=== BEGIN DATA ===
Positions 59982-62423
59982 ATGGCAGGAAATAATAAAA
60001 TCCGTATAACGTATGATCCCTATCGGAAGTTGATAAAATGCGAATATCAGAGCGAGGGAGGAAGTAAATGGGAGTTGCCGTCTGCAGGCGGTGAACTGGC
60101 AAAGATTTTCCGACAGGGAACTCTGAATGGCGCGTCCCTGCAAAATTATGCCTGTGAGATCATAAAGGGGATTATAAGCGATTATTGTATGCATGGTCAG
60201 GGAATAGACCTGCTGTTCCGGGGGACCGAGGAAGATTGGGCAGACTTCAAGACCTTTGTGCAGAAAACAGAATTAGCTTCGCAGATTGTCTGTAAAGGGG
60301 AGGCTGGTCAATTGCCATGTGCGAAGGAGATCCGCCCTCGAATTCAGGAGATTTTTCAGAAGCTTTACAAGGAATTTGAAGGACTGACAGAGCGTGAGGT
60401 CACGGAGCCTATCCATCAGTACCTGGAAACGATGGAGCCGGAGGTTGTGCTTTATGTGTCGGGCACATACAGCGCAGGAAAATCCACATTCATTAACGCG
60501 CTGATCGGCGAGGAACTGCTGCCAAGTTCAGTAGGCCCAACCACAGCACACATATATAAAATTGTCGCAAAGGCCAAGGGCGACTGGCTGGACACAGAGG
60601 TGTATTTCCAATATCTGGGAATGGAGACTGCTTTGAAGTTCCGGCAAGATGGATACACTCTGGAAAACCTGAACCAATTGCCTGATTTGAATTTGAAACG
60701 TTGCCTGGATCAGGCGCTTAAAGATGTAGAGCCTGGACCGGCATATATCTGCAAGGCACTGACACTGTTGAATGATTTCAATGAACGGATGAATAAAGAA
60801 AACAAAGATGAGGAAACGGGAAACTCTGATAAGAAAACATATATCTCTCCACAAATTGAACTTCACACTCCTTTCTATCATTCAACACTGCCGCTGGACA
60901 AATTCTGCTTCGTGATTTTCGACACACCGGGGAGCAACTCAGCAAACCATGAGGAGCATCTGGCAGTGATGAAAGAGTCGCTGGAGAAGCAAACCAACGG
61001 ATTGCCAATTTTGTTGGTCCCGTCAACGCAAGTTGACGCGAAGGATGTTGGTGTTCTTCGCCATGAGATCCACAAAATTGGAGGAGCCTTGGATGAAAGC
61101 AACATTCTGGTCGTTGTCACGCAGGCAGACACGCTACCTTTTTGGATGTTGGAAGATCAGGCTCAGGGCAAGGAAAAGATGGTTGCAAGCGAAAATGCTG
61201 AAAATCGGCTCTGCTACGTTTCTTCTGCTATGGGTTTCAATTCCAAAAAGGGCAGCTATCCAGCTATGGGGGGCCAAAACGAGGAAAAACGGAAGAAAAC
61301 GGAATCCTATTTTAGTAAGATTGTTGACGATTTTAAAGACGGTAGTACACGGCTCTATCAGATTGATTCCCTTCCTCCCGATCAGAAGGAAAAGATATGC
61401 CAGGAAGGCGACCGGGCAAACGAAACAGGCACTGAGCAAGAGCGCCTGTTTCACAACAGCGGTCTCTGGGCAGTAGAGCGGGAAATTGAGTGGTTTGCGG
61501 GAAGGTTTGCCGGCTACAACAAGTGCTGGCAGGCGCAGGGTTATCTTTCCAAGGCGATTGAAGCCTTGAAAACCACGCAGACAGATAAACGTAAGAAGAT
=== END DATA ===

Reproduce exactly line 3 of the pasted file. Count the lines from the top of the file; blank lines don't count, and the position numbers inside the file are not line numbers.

60001 TCCGTATAACGTATGATCCCTATCGGAAGTTGATAAAATGCGAATATCAGAGCGAGGGAGGAAGTAAATGGGAGTTGCCGTCTGCAGGCGGTGAACTGGC